And to succeed these partnerships or alliances usually require a shared threat or goal. Example: NATO: Bedrock of Britain’s national security. As a defensive alliance it guarantees our safety. As a political alliance it offers a unique forum to discuss security threats with North American and European allies. As a military alliance it provides the core structures that allow us to fuse our defence capabilities together quickly in a crisis, as demonstrated by Libya last year. To take a different example, the G20, which came together most effectively in response to the global financial crisis.
Other kinds of alliances are emerging to deal with the threats and opportunities of today’s world, such as coalitions of the willing. Example: Mali: a military operation authorised by classic international architecture (the UN Security Council); enacted by a time-bound coalition of partners with shared interests to deal with a specific issue and led by one country, in this case France, with support from the UK and others.
The emerging alliances which are shaping today’s world are changing their nature too. They are no longer always state-to-state alliances. States are still the primary unit of international relations and will remain so for as far ahead as we can reasonably foresee. But in this networked world, non state actors are becoming more important, and they too are forming alliances.
So there are now state to non-state alliances. Example: efforts by some Western governments to build alliances on foreign policy with their own citizens. My boss, the UK Foreign Secretary, conducts regular public question and answer sessions on Twitter to explain UK foreign and security policy and build support for what the government does. US Secretary of State Hilary Clinton conducted 59 ‘town hall meetings’ with members of the public around the world during her tenure.
There are non-state to state alliances. Example: the groupings of NGOs which came together to lobby the G8 leaders meeting in Gleneagles in the UK in 2005 to increase aid to developing countries – and succeeded.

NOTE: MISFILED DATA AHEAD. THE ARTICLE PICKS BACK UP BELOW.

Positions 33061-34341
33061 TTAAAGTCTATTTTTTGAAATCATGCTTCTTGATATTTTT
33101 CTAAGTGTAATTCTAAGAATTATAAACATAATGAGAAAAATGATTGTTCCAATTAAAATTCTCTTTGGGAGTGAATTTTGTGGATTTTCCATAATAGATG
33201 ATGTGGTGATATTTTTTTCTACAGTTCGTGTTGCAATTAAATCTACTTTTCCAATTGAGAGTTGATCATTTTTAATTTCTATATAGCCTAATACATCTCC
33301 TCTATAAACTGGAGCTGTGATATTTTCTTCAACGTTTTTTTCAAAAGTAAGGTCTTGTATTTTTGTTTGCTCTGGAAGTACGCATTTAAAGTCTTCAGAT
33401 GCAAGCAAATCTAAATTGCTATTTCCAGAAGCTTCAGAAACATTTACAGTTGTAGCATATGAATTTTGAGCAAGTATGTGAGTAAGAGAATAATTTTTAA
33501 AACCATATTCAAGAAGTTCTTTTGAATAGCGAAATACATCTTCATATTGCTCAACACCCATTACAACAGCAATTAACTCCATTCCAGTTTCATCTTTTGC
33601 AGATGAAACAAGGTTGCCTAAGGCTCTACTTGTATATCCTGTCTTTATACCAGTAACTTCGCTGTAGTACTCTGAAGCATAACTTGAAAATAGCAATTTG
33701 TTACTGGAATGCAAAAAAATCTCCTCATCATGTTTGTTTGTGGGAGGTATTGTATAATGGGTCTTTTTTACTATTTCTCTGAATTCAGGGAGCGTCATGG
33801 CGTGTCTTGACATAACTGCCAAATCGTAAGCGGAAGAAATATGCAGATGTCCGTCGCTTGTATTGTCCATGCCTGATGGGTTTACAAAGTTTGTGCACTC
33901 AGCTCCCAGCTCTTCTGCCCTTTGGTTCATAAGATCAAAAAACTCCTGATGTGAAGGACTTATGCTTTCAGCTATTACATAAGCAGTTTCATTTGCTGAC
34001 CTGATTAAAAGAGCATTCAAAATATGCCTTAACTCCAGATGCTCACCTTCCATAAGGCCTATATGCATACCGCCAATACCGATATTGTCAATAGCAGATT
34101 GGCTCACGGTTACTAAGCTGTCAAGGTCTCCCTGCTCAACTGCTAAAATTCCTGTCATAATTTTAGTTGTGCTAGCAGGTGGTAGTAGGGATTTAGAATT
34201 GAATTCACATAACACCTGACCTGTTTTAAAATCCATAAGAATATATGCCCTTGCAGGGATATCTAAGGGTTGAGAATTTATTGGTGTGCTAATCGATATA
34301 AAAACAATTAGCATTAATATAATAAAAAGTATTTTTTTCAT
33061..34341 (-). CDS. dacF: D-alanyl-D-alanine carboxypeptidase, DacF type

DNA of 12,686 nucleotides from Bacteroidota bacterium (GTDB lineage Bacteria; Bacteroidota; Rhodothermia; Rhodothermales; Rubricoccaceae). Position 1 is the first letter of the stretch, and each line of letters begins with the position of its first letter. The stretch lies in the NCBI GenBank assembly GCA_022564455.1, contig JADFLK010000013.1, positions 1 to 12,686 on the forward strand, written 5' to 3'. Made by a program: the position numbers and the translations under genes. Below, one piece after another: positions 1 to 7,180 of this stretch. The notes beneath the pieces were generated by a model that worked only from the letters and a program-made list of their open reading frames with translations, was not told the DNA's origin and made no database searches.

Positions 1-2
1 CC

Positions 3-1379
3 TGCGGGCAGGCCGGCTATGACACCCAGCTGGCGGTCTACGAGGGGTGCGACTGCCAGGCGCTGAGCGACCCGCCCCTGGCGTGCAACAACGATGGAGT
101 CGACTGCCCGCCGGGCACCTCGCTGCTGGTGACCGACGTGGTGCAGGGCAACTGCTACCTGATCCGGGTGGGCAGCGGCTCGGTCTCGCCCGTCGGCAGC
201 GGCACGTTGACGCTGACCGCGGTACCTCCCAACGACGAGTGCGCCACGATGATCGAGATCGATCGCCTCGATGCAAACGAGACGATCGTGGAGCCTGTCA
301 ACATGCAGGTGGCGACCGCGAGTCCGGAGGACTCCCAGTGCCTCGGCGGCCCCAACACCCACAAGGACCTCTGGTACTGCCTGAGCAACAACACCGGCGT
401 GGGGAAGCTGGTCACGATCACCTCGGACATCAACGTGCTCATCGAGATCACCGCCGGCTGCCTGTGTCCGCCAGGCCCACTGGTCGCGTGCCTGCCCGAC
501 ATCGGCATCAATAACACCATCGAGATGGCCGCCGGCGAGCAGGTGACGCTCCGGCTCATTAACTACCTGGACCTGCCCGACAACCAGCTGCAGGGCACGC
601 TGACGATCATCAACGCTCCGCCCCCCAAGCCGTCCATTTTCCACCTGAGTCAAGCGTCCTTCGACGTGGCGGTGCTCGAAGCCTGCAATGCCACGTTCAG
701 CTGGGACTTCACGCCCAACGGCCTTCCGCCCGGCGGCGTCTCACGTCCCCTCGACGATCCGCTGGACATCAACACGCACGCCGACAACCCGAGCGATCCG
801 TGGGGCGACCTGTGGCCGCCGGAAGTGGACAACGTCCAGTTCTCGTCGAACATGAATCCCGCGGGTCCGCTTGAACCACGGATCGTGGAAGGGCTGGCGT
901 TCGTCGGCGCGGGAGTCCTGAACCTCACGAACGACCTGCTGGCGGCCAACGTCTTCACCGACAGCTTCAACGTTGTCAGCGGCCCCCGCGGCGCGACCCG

And there are non-state-to-non-state alliances. To pick an example from India, the partnership between a UK company, BP, and an Indian company, Reliance, to produce gas which will help secure India’s future energy needs.
So while alliances are as old as history, the nature, aim and composition of those which are emerging today are new, and likely to continue to evolve rapidly over the coming years.
4. Britain’s approach
Finally let me say something about the approach of my own country, Britain, to this new world in which we all now live and the new challenges we all face.
Britain has long had global responsibilities and global ambitions. We have a proud history of standing up for the values we believe in. We intend to continue to stand up for those values. And we will remain ambitious. But as the world changes, we believe that we in the UK need to protect our national security in new ways and with greater strategic focus.
That is why the first thing the current British government did when it came to power in 2010 was to commission a comprehensive Strategic Defence and Security Review. That review came to the following conclusions, which may have resonance for the countries you represent and others too.
First, that in this new world we need to be better at identifying and monitoring national security risks and opportunities. To deliver this the British government created a new National Security Council, chaired by the Prime Minister, which meets regularly to scan the horizon and take decisions on key foreign policy, security and defence issues.
Second, that we need to tackle the causes of instability as far upstream as possible. As part of this the British government decided to maintain a large and growing international development programme, focussing significantly more effort on fragile states and on tackling the causes of conflict; and to run targeted programmes to stop people becoming terrorists, both in the UK itself and in countries from which terrorism poses the greatest threat to the UK.
Third, that we need to improve how we exert our own influence in the world to seize opportunities and manage risks. As part of this, the UK government agreed to sustain a strong Diplomatic Service with an expanded overseas network of embassies and high commissions, focused in particular on promoting security and prosperity.
Fourth, that we need to enforce the rule of law at home and strengthen it overseas. To deliver this we in Britain have strengthened our domestic law enforcement capability to combat terrorists and serious organised crime; and overseas we have redoubled our efforts to support a fair and rules-based international system.
Fifth, that we need to protect ourselves better against direct threats, both physical and electronic, which come from both state and non-state sources. To ensure this the UK government has decided to maintain an effective nuclear deterrent, to strengthen the control of our borders; to boost the capacity of our police, security and intelligence services and armed forces to protect the UK from major terrorist attack; and to invest in new capabilities such as cyber to meet emerging risks and threats.